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Guide for urine diverting dry toilets

When it comes to independent living and practical toilet solutions, alternative toilet systems have become a true game-changer. If you're in search of the right toilet for your specific needs, you'll come across various options, from urine diverting dry toilets to composting toilets and everything in between.

This article dives into these different choices, outlining the advantages and disadvantages of each. By the end, you'll have the insights to choose a toilet that fits your personal needs seamlessly. Let's kickstart the process of finding the perfect toilet for you!

Demystifying toilet terminology

When exploring alternative toilet systems, you may come across terms like urine diverting dry toilet and composting toilet thrown around as if they mean the same thing. But hold on – while the different options definitely share some characteritics, there's more than meets the eye. Let's break it down with some common terms.

  • Urine diverting dry toilet – This system separates liquid from solid waste, storing each in dedicated containers. The absence of water deems it a dry toilet, while you always have the added option to compost solid waste as long as you make sure that you use a compostable inlay in your solids container.
  • Composting toilet – Focused on waste recycling, composting toilets let you convert human waste into nutrient-rich compost. Some composting toilets allow you to start the composting process of the toilet waste directly inside the toilet.
  • Dry toilet – Broadly speaking, any toilet not reliant on water can be termed a dry toilet. This category may or may not incorporate a mechanism for waste separation.

As we can see, there are overlaps. A urine diverting dry toilet may serve as a composting toilet and is a type of dry toilet. However, not every composting or dry toilet is necessarily a urine diverting dry toilet.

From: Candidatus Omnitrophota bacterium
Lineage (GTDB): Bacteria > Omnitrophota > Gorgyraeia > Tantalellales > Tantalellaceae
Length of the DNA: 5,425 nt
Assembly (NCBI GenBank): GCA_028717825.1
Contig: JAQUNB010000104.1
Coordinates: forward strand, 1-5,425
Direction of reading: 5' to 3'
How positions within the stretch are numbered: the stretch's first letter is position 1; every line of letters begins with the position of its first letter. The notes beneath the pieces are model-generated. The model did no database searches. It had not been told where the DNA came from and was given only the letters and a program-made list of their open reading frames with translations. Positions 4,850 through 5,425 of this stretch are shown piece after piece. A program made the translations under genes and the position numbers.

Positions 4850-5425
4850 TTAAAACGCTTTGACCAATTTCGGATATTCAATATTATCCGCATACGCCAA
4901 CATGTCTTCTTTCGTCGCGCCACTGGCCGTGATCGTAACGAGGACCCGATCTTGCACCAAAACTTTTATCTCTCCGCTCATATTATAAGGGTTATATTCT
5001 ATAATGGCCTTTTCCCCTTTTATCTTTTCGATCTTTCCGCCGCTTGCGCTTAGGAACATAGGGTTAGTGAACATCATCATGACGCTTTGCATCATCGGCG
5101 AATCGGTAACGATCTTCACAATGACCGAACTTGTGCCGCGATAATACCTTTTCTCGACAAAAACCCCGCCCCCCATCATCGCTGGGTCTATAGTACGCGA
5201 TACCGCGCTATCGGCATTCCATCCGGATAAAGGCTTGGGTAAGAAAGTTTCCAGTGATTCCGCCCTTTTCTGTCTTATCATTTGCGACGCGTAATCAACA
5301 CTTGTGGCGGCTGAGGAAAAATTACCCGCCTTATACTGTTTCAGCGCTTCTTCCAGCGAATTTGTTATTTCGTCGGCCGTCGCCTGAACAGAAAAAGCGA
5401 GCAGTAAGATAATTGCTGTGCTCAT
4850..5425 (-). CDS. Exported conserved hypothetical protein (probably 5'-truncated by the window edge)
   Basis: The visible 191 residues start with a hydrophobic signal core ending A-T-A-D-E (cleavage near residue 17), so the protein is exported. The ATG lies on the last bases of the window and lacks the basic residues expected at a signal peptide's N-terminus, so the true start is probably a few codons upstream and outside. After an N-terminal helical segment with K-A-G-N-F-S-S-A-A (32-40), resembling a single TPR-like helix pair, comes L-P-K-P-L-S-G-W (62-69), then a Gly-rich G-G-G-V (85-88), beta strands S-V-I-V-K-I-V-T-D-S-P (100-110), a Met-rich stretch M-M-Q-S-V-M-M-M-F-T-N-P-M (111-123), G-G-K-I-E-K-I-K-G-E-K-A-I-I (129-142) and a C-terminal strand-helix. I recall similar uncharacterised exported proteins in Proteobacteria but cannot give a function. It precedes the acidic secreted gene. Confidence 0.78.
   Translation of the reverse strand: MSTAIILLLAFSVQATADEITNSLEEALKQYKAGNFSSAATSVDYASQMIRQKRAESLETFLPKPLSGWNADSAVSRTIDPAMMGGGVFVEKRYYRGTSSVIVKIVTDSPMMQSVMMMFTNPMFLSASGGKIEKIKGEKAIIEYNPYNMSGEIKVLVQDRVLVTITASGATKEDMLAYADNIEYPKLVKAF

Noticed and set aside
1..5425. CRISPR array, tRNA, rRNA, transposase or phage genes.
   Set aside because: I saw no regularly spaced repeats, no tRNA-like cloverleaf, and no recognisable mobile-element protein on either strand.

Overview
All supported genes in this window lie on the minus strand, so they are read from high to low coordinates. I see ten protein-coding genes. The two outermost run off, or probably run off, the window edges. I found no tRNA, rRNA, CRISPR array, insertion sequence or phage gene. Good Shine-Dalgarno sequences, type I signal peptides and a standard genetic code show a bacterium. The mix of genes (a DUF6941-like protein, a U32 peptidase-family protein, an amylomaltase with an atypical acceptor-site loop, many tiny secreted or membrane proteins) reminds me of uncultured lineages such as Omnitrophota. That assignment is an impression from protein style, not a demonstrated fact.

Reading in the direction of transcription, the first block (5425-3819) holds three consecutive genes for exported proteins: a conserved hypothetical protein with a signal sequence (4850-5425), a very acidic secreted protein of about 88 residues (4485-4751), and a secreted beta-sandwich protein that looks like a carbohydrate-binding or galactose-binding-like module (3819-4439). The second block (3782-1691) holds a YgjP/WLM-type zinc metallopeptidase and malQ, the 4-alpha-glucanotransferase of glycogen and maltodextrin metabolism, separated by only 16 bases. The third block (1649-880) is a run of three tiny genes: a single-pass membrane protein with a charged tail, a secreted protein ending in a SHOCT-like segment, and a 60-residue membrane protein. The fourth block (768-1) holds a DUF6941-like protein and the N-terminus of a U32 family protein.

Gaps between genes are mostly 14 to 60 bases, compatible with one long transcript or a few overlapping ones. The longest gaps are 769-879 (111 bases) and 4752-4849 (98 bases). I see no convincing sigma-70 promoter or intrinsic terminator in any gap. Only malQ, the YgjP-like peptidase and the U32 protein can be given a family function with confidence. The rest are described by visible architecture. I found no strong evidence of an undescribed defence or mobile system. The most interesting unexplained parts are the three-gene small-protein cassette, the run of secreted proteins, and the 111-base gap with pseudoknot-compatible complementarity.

Additionally, you might encounter terms like urine diverting toilet, separating toilet, separation toilet, or separating dry toilet – all essentially describing a urine diverting dry toilet.

In the next sections, we'll closely compare urine diverting dry toilets, composting toilets, and dry toilets without separating mechanism to understand what sets each system apart.

Pros and cons of different toilet systems

To grasp the nuances of alternative toilet systems, let's compare their features. Each system offers a unique set of advantages – be it the comfort of urine diverting dry toilets, the recycling capabilities of composting toilets, or the simplicity of dry toilets. Understanding these intricacies is crucial to making an informed choice aligned with your lifestyle.

Pros and cons of urine diverting dry toilet

Urine diverting dry toilet – The perfect all-rounder

A urine diverting dry toilet offers numerous advantages with its efficient separation of liquid and solid waste, storing them in designated containers. The liquids flow into a specific container, while the solids are deposited in a separate container protected by an inlay.

This segregation of urine and feces not only significantly reduces odor, but it also allows for the elimination of unpleasant smells entirely, either by using litter or an electric exhaust system. The lack of water dependency makes this solution highly versatile and usable in various locations without the need for a sewage system connection.

Cleaning the urine diverting dry toilet is a breeze. The solids container, shielded by an inlay, requires minimal cleaning as there's no direct contact with the feces. It can simply be rinsed with water from time to time, similar to the liquids container. Thanks to the effective separating system, concerns about excessively dirty surfaces are eliminated.

Camping with urine diverting dry toilets

Additionally, emptying the toilet waste is both easy and hygienic. You can conveniently remove the liquids and solids containers separately as needed. For those interested in composting, solid waste can be transformed into a valuable resource using a composter, while liquid waste serves as a natural fertilizer. If composting is not preferred, disposal is hassle-free – the inlay with solid waste can be discarded with household waste, akin to used diapers. The collected urine can be poured into a regular toilet.

Another noteworthy advantage of the urine diverting dry toilet is that you can simply deposit your toilet paper in the back of the toilet, just like with a regular toilet. The only consideration is using eco-friendly toilet paper without colors or scents if you wish to compost the toilet waste.

Composting toilet – An option for composting enthusiasts